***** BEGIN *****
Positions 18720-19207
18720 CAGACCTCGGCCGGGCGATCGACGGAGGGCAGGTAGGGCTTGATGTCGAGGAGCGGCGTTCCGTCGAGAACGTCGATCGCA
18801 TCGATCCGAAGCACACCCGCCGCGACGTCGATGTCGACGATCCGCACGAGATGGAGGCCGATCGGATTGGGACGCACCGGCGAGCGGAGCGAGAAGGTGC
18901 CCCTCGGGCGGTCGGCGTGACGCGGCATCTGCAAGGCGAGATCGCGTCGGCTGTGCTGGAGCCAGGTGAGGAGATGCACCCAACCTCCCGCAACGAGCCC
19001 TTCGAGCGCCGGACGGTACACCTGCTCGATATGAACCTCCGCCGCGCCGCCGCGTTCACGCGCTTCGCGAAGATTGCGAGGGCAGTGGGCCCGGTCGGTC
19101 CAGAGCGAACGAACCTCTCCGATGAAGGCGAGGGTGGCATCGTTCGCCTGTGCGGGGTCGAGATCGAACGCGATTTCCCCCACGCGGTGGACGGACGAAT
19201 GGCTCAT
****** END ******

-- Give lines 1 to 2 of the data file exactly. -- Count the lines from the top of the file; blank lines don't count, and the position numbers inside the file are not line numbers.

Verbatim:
Positions 18720-19207
18720 CAGACCTCGGCCGGGCGATCGACGGAGGGCAGGTAGGGCTTGATGTCGAGGAGCGGCGTTCCGTCGAGAACGTCGATCGCA